London III Ė Newtonís Ghost vs. Zombie Princess Di
Another trip to the city to partake in all things touristy.† First stop:
Westminster Abbey.† Sadly, no photographs inside.† No pictures, but you do get to hang out with lots of famous dead people.† Top of the line ones too.† Lots of kings and queens, some prime ministers, loads of nobility.† Also famous writers like Chaucer, Kipling, Byron and Keats. Not to mention the famous scientists like Isaac Newton, Maxwell, Faraday, and Dirac.† Oh yeah, thereís also the building itself, first opened in 1065 and with tons of carvings, frescos, statues, etc.
A carving outside the Abbey.† Iím pretty sure its of a guy using an 11th century toilet.† Anyways, I said goodbye to my dead friends and moved on to other sights.
A view from St. James Park facing back towards the Thames.
Then I turned around and faced the other way.† (I was on a bridge if youíre confused). Thatís Buckingham Palace in the distance.
Leading up to Buckingham.† The big thing in front is a monument to Queen Victoria. Note how the crappy weather really brings out the luster in the statue on top.
The front of the palace.
The worst tourist attraction in all of London.† Couldnít the guy at least do a dance or something?† Iím fairly certain that if they need to pee or something they just put a manikin there and leave.† No one would notice, since you canít get within 100 yards of the guys.
The Wellington Arch.† Commissioned to celebrate the victory of General Wellington over Napoleon.† This sits right next to Hyde Park, which I couldnít go in because Bob Geldof was throwing a huge concert to help poor people (the Live 8 show).† It didnít seem to help anyone but retailers while I was there.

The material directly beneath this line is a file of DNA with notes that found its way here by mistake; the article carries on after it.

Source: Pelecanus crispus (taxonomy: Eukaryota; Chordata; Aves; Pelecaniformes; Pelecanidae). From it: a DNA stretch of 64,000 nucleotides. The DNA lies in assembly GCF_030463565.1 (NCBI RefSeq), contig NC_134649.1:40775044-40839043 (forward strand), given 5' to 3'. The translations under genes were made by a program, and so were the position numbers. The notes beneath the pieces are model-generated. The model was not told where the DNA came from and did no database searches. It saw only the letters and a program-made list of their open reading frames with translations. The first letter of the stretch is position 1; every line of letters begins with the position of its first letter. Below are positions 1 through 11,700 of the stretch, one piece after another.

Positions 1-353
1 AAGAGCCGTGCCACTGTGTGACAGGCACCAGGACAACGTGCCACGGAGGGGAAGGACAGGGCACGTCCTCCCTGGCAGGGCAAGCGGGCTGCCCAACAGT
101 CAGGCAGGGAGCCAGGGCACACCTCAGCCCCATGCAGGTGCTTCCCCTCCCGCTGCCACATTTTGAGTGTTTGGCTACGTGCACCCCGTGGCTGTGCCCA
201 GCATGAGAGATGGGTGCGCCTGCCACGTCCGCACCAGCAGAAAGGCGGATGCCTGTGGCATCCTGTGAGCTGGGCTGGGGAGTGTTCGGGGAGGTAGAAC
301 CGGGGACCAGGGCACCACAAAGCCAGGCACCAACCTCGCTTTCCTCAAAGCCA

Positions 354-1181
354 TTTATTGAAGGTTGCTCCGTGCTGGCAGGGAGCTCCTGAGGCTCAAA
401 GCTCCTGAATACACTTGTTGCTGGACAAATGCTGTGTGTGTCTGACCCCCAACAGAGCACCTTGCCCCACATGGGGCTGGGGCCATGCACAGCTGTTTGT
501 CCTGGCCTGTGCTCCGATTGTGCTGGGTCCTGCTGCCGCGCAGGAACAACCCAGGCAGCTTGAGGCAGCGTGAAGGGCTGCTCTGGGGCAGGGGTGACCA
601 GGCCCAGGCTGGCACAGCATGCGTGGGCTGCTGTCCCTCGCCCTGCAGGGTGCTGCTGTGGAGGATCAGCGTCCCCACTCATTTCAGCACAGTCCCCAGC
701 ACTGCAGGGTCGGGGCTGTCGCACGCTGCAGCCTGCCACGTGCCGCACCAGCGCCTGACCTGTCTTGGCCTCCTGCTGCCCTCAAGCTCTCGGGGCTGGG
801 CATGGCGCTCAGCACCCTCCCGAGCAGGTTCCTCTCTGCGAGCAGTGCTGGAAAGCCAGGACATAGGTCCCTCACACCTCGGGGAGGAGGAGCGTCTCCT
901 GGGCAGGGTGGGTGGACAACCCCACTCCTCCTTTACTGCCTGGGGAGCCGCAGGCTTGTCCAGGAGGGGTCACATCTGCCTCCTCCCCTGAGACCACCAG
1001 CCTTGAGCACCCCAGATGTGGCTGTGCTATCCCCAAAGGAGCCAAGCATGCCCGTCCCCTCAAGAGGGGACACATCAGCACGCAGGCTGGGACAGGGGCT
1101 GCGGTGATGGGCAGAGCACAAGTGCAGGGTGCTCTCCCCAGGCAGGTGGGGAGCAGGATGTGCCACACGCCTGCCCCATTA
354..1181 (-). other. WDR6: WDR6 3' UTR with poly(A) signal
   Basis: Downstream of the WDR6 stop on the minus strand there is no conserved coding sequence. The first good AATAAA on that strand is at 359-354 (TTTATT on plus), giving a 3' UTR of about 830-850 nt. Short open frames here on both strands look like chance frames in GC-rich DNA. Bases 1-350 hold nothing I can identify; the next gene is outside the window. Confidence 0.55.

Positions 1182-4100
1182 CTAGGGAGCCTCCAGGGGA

Piccadilly Circus.† It looks just as gaudy as Times Square.
A monument behind the Duke of York steps that no one pays attention to.† But you, enlightened reader, will get a lesson in Arctic exploration.
Admiral John Franklin made 2 successful exploration of extreme northern Canada and Alaska in 1819 and 1825.† After being knighted and serving as the governor of Tasmania for a while, he returned to the Arctic for a final search for the Northwest Passage around Canada to the Pacific in 1845.† He sailed in two polar-tested ships, the Erebus and the Terror (both used by James Ross in his Antarctic explorations).† Their first winter out, the ships became frozen in an ice that didnít thaw the following spring.† When no word arrived in England after 3 years, search parties began to be sent out.† Eventually, after more than 10 years and over 40 search expeditions, Scotsman John Rae found a group of Eskimos that eventually led him to the fate of the expedition.† The trapped party began to slowly freeze and starve to death (with rumors of cannibalism as well).† After Franklin died, the few remaining sailors abandoned the ships and attempted to travel across a frozen wasteland south towards civilization.† None are reported to have survived, although their final fates have never been determined.† Historians piecing together these fateful travels have determined that the group did indeed find the last unexplored stretch of the Northwest Passage, and credited Franklin with its discovery.† Artifacts of the mission have been discovered as recently as 1960, although the much sought diaries of Franklin have yet to be found.† Consider yourself smarter now.
The Admiralty Arch, which commemorates the invention of the umbrella.† Oddly enough, the man later died by jumping off the top of the this monument because he thought his umbrella would work as a parachute.
Trafalgar Square.† Someone won a battle a so he got set on top of a tower.† Apparently it happens a lot in British history.
They heavily guarded (by both armed men and some old womanís hair) street is Downing Street.† Tony Blair lives in the house at 10 Downing Street.† However, the guards are actually there to protect Mrs. Ethel Wafflecorn, who lives at number 3 Downing.† She was scared for the safety of her 32 cats, all named Dave.